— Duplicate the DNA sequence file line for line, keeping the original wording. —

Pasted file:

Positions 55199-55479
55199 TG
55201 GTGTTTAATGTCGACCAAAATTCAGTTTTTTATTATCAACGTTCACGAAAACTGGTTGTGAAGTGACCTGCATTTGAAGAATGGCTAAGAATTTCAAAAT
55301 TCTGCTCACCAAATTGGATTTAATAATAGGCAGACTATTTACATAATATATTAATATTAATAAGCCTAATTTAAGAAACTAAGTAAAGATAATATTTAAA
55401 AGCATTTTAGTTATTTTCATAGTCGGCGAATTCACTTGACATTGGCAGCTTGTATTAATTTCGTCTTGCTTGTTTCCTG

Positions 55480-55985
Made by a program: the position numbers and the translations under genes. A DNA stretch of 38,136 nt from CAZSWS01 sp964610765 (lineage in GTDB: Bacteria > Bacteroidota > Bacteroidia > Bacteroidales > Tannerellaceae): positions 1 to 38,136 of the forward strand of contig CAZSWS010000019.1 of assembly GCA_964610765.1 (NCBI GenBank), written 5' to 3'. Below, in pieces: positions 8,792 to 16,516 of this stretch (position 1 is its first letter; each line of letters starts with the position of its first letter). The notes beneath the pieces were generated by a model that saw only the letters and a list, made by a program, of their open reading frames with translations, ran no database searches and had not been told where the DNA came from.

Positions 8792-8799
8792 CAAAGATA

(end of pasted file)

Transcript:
Positions 55199-55479
55199 TG
55201 GTGTTTAATGTCGACCAAAATTCAGTTTTTTATTATCAACGTTCACGAAAACTGGTTGTGAAGTGACCTGCATTTGAAGAATGGCTAAGAATTTCAAAAT
55301 TCTGCTCACCAAATTGGATTTAATAATAGGCAGACTATTTACATAATATATTAATATTAATAAGCCTAATTTAAGAAACTAAGTAAAGATAATATTTAAA
55401 AGCATTTTAGTTATTTTCATAGTCGGCGAATTCACTTGACATTGGCAGCTTGTATTAATTTCGTCTTGCTTGTTTCCTG

Positions 55480-55985
Made by a program: the position numbers and the translations under genes. A DNA stretch of 38,136 nt from CAZSWS01 sp964610765 (lineage in GTDB: Bacteria > Bacteroidota > Bacteroidia > Bacteroidales > Tannerellaceae): positions 1 to 38,136 of the forward strand of contig CAZSWS010000019.1 of assembly GCA_964610765.1 (NCBI GenBank), written 5' to 3'. Below, in pieces: positions 8,792 to 16,516 of this stretch (position 1 is its first letter; each line of letters starts with the position of its first letter). The notes beneath the pieces were generated by a model that saw only the letters and a list, made by a program, of their open reading frames with translations, ran no database searches and had not been told where the DNA came from.

Positions 8792-8799
8792 CAAAGATA